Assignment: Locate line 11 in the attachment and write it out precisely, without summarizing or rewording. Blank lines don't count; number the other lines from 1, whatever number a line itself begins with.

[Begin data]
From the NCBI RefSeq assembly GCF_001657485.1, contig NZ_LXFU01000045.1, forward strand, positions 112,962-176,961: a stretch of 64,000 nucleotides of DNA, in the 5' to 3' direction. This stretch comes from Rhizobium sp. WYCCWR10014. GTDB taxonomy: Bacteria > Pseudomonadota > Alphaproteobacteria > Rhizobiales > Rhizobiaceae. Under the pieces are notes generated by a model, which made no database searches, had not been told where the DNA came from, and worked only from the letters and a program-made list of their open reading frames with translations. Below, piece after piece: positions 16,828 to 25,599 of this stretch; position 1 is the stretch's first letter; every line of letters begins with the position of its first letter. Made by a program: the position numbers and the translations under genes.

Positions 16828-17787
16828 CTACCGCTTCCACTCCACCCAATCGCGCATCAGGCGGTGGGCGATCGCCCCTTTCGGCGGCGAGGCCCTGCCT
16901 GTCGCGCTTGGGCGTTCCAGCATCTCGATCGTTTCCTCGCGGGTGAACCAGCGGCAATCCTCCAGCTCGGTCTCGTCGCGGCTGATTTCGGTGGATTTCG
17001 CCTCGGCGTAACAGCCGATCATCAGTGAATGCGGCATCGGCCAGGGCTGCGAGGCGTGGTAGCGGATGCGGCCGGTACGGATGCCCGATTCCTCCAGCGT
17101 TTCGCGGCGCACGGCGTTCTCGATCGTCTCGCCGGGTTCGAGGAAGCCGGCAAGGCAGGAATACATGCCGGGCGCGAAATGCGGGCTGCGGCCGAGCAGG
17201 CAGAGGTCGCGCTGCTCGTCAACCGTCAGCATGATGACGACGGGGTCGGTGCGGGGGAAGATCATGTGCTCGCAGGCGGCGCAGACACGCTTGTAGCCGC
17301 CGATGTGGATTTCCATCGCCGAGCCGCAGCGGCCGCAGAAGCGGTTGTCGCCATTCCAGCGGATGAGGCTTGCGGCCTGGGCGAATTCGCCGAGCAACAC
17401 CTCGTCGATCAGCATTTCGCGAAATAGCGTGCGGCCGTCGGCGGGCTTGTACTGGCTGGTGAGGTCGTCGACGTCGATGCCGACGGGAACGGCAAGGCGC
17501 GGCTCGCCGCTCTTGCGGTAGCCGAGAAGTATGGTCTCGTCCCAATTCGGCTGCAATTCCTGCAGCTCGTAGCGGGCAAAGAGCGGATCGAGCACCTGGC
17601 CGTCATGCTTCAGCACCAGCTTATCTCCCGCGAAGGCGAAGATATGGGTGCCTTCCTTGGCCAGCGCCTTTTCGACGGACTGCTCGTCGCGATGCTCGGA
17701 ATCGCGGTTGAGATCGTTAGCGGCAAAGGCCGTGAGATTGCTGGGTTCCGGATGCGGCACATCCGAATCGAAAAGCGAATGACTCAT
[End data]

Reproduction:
17601 CGTCATGCTTCAGCACCAGCTTATCTCCCGCGAAGGCGAAGATATGGGTGCCTTCCTTGGCCAGCGCCTTTTCGACGGACTGCTCGTCGCGATGCTCGGA